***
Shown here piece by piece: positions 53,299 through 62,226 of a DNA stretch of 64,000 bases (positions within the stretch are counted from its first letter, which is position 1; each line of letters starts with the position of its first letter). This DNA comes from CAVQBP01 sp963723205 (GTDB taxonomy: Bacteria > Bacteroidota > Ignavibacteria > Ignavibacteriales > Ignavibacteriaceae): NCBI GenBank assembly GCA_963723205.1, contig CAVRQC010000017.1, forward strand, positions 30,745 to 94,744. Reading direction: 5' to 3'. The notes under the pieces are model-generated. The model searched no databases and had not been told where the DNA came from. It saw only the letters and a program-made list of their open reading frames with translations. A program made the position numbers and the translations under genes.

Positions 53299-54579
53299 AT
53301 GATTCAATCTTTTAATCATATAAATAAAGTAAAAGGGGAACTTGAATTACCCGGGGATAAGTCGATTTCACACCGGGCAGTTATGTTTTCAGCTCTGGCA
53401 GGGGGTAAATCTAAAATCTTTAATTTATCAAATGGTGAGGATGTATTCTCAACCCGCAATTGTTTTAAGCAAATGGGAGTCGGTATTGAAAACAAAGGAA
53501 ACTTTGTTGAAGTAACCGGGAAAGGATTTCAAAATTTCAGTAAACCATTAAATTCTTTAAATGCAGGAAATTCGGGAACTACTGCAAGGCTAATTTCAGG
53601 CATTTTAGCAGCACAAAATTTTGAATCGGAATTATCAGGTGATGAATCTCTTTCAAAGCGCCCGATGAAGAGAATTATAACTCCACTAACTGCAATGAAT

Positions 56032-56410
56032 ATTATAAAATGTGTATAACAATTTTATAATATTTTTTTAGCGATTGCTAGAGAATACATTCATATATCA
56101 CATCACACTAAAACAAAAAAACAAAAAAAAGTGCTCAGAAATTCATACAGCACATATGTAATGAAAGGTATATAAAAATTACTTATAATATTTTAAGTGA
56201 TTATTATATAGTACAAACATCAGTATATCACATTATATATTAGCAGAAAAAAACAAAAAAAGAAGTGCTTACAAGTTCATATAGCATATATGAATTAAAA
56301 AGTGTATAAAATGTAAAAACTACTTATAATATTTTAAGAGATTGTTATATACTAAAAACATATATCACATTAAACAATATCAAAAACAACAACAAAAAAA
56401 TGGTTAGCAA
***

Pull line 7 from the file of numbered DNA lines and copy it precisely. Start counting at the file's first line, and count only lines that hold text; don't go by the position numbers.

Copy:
53601 CATTTTAGCAGCACAAAATTTTGAATCGGAATTATCAGGTGATGAATCTCTTTCAAAGCGCCCGATGAAGAGAATTATAACTCCACTAACTGCAATGAAT